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In the box provided, type: archaeology
When the list of articles appears, choose the first one.

Before you answer the questions below, ask your teacher some questions:
1. Should you take notes or answer the questions in complete sentences?
2. Should you put quotation marks around any phrase or sentence you copy directly from an article?
3. Should you copy the citation information at the bottom of each article?

Before you start, remember that there are three types of answers:
1. on the lines for you to easily see
2. between the lines; there are clues for you to figure out
3. beyond the lines; you have to use your general knowledge to make connections to what you read

A. Read the article.
1. What is archaeology? (on the lines)
2. What do archaeologists do? (on the lines)
3. What are three categories of objects that they study? (between the lines)
4. What are examples found in each category? (on the lines)
5. What are the places called where archaeologists find things? (on the lines)
6. What are three types of places where they find things? (on the lines)
7. What are four activities involved in surveying a place? (on the lines)
8. What are three types of tools used? (on the lines)

B. Click on the picture of the archaeologists in Turkey.
1. What are three tools you can see in the picture? (on the lines)
2. What are three qualities or characteristics you think archaeologists must have in order to be successful? (beyond the lines)

C. Go back to the previous page and click on the illustration of pottery.
1. From what time period is the oldest pot? (on the lines)
2. From what time period is the newest pot? (on the lines)
3. What changes do you notice in the shapes of the pots? (between the lines)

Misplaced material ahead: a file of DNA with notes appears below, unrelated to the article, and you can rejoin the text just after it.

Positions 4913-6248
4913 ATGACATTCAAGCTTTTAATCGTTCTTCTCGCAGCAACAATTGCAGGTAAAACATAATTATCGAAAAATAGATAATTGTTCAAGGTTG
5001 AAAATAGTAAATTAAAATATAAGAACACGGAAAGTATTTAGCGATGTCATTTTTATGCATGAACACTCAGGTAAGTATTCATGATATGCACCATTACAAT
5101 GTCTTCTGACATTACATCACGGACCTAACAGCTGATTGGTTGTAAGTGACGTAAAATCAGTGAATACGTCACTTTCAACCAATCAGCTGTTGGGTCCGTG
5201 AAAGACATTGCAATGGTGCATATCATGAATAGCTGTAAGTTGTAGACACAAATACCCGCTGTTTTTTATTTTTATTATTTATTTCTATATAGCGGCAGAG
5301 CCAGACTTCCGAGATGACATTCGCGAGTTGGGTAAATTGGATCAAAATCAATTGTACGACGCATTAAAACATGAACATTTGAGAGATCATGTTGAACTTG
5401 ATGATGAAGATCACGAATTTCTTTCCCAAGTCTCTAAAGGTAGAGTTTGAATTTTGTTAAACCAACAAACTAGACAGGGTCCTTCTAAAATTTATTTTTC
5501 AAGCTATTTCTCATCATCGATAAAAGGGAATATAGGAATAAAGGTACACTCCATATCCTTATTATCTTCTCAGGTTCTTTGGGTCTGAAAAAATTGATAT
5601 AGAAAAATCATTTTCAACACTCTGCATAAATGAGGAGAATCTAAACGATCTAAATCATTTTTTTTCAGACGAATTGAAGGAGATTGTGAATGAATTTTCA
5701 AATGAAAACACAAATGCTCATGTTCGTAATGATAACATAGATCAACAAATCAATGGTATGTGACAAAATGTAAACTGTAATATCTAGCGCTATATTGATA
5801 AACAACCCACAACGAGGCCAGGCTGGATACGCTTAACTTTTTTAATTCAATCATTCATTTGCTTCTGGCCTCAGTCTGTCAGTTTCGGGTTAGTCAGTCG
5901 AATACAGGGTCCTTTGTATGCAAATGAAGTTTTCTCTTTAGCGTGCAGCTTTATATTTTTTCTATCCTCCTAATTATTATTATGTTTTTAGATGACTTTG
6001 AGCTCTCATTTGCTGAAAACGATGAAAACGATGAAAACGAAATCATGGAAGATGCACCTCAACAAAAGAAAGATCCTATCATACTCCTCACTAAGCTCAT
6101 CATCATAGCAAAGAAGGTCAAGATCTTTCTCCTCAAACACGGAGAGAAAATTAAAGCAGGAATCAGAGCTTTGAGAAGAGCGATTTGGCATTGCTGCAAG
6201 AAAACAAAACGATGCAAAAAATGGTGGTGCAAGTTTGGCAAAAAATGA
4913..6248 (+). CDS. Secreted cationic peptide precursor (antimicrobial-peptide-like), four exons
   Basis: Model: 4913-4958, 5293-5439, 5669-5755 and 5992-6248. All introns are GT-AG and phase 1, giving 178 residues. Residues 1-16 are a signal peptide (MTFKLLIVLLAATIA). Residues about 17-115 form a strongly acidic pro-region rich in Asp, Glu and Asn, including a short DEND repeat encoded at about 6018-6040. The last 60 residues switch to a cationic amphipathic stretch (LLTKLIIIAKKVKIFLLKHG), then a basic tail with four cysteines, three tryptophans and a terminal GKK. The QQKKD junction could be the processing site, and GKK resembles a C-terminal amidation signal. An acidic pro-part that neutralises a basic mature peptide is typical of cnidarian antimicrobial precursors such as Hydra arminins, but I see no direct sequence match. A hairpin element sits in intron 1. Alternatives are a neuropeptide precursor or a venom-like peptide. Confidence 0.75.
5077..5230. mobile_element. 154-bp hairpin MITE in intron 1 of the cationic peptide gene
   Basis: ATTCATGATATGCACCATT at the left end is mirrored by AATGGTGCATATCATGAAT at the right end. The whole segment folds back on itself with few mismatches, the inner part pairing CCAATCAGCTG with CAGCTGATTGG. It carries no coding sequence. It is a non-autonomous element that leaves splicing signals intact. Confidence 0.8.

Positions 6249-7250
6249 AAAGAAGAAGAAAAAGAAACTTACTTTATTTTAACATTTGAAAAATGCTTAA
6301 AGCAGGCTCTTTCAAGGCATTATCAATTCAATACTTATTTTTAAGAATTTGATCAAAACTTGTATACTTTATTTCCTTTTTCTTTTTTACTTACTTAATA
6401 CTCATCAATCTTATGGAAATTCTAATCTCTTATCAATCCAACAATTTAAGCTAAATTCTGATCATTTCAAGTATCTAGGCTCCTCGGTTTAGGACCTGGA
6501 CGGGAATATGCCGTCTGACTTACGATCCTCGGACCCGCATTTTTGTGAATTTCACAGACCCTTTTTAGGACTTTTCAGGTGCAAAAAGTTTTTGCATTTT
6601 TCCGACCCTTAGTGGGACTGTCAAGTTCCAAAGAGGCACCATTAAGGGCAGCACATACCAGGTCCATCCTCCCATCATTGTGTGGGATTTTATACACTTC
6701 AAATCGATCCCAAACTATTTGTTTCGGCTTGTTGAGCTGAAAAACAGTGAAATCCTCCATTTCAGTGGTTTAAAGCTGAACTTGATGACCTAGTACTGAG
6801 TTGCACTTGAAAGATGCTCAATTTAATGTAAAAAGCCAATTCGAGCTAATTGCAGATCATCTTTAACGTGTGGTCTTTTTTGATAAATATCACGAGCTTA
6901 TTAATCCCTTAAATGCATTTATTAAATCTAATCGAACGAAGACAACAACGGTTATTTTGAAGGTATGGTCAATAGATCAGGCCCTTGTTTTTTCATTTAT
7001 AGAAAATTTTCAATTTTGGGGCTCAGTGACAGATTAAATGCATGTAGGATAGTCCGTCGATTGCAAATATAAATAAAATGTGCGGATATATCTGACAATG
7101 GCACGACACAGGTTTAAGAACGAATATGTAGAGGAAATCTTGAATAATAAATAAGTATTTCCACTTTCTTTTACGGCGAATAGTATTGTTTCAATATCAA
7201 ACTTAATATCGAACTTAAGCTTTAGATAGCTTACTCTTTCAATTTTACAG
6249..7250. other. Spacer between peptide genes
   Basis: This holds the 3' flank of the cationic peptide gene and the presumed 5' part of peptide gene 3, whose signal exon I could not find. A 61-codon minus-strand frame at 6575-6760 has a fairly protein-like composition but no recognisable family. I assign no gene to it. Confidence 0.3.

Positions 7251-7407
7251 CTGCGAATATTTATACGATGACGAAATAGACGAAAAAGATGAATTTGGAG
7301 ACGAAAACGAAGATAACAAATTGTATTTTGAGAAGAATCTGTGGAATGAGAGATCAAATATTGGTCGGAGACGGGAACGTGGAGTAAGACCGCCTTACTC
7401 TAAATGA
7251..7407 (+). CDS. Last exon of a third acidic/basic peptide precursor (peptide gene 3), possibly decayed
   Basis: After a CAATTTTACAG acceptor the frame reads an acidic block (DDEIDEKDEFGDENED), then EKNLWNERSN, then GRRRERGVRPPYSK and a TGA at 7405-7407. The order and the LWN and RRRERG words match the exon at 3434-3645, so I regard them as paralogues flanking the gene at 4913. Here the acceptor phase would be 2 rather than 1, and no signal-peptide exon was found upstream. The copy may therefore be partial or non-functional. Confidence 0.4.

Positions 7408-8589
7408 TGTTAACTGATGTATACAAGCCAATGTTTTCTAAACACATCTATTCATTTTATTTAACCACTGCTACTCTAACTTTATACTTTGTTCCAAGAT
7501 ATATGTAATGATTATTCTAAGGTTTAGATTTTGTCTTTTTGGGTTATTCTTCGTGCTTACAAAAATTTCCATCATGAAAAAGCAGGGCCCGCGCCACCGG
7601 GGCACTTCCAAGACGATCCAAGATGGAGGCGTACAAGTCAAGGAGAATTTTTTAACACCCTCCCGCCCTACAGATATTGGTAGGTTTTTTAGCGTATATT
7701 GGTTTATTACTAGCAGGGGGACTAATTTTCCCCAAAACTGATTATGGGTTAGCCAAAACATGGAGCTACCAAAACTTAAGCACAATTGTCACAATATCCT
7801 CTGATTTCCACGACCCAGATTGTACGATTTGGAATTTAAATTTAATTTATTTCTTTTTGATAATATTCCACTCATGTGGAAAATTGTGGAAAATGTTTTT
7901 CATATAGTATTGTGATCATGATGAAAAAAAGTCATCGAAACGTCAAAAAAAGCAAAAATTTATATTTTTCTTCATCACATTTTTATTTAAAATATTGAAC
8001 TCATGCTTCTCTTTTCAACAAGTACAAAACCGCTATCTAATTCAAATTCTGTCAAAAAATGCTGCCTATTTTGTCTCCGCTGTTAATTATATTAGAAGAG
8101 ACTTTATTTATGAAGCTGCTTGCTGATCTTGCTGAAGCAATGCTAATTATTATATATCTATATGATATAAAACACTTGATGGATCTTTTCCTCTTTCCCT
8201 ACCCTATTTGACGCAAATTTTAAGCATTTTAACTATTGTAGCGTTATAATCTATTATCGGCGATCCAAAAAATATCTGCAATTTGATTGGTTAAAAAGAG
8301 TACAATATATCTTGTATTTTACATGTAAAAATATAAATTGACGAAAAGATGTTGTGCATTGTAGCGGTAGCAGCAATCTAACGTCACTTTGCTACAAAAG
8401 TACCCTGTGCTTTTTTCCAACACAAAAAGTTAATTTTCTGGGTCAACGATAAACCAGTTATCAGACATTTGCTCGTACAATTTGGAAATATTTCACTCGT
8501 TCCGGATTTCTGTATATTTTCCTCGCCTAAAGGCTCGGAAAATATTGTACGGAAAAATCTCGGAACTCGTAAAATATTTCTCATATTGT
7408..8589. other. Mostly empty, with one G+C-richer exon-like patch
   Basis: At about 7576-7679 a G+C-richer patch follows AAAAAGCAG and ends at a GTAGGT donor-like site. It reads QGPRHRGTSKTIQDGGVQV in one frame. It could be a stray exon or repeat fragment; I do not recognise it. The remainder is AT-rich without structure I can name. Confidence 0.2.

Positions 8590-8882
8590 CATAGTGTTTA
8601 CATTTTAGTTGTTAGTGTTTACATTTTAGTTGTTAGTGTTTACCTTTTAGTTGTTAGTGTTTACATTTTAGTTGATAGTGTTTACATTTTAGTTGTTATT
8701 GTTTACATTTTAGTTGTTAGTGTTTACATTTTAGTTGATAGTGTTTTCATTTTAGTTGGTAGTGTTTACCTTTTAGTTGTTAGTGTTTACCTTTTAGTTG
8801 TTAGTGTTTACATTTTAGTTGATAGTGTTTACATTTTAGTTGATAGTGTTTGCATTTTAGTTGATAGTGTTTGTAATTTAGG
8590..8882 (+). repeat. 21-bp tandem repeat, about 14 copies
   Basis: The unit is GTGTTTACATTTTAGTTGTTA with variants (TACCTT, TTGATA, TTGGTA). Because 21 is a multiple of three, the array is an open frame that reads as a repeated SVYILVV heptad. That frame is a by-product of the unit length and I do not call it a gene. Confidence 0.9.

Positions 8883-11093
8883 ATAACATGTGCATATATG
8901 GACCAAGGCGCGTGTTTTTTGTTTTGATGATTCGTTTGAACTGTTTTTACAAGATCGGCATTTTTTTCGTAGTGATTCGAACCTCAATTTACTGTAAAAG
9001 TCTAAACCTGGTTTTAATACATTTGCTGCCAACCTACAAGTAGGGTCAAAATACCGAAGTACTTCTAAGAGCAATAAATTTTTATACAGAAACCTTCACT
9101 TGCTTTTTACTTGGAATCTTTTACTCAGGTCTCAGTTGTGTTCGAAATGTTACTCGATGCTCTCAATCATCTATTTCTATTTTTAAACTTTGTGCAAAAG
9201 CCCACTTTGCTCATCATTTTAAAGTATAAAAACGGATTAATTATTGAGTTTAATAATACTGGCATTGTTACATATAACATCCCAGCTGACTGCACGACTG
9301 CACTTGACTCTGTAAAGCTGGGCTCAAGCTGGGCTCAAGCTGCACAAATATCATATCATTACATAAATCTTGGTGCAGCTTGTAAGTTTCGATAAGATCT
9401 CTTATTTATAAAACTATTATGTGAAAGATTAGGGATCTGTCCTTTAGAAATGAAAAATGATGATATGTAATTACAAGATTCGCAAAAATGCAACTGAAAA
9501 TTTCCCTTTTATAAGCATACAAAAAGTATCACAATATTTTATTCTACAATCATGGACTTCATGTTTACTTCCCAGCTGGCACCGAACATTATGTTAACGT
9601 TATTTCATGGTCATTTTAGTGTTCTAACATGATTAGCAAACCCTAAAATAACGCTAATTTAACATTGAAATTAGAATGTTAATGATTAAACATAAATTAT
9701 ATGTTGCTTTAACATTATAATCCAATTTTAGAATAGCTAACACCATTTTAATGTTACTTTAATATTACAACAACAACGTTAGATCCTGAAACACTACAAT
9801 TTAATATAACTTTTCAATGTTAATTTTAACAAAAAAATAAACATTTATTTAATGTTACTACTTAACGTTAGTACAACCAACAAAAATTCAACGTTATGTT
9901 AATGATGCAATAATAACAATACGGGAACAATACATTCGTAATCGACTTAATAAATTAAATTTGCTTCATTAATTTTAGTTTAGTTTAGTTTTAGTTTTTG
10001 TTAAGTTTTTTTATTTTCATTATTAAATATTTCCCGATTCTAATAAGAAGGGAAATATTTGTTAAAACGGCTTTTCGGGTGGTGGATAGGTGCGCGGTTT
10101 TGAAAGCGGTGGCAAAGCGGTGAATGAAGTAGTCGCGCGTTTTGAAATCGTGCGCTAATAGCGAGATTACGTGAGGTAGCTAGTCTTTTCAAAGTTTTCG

D. Go back the previous page and scroll to the bottom.
1. Copy the citation information.
2. Click on the link to ‘World Book Student’.
3. Copy the definition that appears next to the first article. Use quotation marks to show you copied. (on the lines)
4. How does this definition compare to the definition in the ‘Kids’
article? (between the lines)

E. Click on the first article. Read through the yellow outline on the left hand side of the screen.
1. What are five ways archaeologists gather information? (on the lines – look for the round bullets)
2. What are three main ways archaeologists interpret or make sense of what they understand? (on the lines)

F. Look for the green box of related information in the top right hand corner of the screen. Click on ‘Encyclopedia Articles’.
1. Who are five famous archaeologists you can read about in this encyclopedia? (on the lines)
2. What are five countries about which you can find archaeolgical information? (between the lines – don’t give names of cities, regions or continents)

G. Choose one of the articles listed on the page of related articles.
1. Read or skim through the article to find five interesting facts to share with your class. Be prepared to tell why you think those facts are important.
2. Copy the citation information at the bottom of the article.

H. Go back to the article on archaeology. Look for the green box of related information in the top right hand corner of the screen. Click on ‘Web Sites’.
1. Copy the disclaimer at the top of the page. (between the lines)
2. Click on the first link; it’s from the American Museum of Natural History.
3. Click on the word ‘archaeology’ that you’ll find in a tan oval on the left hand side of the page.
4. Have fun exploring the page that appears and be ready to tell what you discover.

[This page may be copied for use with students if the following credit is provided: ©2009 Sophie Rosen.]

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